Hooded Warbler


Wilsonia citrina

Hooded warblers are occasionally on the Currituck National Wildlife Refuge in the fall. It does nest on the refuge, but it is not common to find it in the spring and summer during nesting season. They spend the winter in Central America and the West Indies. They are found in forested wetlands with shrubby understory throughout the eastern and south-central United States. They glean insects from the leaves of plants.


Their nests are grass-lined with dead leaves and plant fibers, placed in small trees or shrubs, usually less than 10 feet from the ground. They lay 3 or 4 creamy white brown-spotted eggs. The hatchlings are helpless and have some gray down.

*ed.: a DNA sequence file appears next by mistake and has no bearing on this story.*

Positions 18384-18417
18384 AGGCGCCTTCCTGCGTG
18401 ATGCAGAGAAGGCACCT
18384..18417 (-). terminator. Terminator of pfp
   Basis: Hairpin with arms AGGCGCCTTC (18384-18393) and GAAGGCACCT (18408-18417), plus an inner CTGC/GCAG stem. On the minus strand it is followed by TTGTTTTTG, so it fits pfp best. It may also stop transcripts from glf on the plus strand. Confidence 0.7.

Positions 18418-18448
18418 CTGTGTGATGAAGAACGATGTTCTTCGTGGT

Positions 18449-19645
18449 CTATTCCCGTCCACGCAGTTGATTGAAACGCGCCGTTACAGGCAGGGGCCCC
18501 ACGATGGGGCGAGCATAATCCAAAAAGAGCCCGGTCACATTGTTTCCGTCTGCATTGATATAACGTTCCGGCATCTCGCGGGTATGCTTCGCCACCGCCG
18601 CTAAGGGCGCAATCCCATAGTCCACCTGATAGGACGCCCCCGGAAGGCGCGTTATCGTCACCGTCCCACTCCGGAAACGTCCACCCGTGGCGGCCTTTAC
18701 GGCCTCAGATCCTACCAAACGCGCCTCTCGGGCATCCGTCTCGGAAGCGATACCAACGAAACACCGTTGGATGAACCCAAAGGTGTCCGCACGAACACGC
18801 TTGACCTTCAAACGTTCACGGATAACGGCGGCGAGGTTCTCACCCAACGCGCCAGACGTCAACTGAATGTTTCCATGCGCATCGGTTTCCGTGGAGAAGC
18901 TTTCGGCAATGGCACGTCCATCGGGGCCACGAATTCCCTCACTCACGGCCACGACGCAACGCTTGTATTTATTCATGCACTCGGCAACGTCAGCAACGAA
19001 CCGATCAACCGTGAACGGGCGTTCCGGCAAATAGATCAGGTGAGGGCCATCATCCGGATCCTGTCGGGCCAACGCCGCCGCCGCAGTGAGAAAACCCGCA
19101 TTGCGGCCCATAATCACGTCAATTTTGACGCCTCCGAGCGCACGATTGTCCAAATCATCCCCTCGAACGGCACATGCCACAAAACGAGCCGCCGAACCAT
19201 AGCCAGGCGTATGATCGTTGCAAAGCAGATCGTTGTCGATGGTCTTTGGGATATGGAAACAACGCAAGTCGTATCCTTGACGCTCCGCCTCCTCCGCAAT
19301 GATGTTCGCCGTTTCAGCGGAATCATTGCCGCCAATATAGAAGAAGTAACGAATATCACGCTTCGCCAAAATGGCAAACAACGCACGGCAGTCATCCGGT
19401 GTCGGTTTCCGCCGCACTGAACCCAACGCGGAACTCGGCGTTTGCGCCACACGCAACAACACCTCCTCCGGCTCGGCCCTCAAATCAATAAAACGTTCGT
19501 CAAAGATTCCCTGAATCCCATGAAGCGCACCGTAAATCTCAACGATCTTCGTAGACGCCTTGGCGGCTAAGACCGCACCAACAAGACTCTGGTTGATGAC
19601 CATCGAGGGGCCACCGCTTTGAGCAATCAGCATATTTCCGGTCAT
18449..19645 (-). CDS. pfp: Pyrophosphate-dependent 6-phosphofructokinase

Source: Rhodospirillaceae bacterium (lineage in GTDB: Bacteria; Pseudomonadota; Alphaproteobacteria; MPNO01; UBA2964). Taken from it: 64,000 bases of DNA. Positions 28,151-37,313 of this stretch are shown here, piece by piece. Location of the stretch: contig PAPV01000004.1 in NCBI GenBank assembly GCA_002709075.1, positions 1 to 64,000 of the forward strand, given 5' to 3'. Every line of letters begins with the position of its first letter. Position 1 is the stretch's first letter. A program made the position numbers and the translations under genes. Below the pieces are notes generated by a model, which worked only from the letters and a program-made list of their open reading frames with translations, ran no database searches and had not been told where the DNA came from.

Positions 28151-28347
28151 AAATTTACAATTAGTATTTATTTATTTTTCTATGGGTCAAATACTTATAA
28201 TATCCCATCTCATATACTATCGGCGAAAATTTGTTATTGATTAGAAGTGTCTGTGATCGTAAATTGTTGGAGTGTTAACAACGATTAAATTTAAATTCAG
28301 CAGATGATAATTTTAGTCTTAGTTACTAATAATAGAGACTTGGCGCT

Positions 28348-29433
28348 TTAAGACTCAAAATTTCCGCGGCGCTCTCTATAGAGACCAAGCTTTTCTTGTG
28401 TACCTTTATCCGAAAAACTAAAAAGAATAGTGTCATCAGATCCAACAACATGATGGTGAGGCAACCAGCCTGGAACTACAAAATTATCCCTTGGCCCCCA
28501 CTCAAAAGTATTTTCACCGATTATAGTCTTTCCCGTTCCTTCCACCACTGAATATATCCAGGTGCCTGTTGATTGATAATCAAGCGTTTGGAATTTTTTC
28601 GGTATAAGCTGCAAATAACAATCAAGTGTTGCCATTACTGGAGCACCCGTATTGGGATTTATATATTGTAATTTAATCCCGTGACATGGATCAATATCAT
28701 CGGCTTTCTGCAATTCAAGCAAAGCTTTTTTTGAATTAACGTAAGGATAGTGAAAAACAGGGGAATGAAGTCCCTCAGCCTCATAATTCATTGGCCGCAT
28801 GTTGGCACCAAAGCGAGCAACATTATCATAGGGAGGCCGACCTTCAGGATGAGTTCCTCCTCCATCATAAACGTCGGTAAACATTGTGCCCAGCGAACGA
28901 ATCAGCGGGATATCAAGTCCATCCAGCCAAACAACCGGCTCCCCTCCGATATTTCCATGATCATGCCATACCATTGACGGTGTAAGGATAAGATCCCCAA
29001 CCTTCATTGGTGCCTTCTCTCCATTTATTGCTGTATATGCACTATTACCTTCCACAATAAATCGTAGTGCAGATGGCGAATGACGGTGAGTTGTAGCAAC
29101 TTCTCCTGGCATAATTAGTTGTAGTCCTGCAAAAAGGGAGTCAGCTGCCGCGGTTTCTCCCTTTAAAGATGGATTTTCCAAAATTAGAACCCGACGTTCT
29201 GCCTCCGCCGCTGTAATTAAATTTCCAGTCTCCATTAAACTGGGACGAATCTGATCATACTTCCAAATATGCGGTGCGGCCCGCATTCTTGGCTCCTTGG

Hooded warblers are small songbirds with yellow faces and underparts, olive green backs, and large white spots on their tails. The males have black hoods and bibs. They are 5 ½ inches long and weigh 1/3 of an ounce.


Prairie warblers are common throughout their range and are increasing in population as wetland forests mature. In North Carolina their population is declining where development is occurring.